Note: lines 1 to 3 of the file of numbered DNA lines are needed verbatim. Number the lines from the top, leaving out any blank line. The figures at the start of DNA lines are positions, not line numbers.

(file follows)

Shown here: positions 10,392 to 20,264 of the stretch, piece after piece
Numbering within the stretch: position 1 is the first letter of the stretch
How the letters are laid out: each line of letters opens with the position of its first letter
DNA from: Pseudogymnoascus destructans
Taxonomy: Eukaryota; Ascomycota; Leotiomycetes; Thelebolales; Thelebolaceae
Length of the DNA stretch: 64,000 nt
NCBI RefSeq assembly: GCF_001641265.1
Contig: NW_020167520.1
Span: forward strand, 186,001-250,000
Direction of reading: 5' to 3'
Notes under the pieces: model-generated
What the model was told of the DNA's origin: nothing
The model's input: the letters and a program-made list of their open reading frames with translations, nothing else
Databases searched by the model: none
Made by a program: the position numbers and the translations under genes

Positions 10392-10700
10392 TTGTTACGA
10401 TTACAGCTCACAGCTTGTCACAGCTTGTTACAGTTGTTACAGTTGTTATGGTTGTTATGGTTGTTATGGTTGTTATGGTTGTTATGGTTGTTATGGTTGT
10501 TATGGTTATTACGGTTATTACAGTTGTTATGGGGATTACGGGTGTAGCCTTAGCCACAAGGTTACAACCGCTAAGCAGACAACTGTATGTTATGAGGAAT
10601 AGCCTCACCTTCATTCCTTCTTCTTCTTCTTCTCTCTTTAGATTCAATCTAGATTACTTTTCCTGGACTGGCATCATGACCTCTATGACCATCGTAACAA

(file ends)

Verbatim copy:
Shown here: positions 10,392 to 20,264 of the stretch, piece after piece
Numbering within the stretch: position 1 is the first letter of the stretch
How the letters are laid out: each line of letters opens with the position of its first letter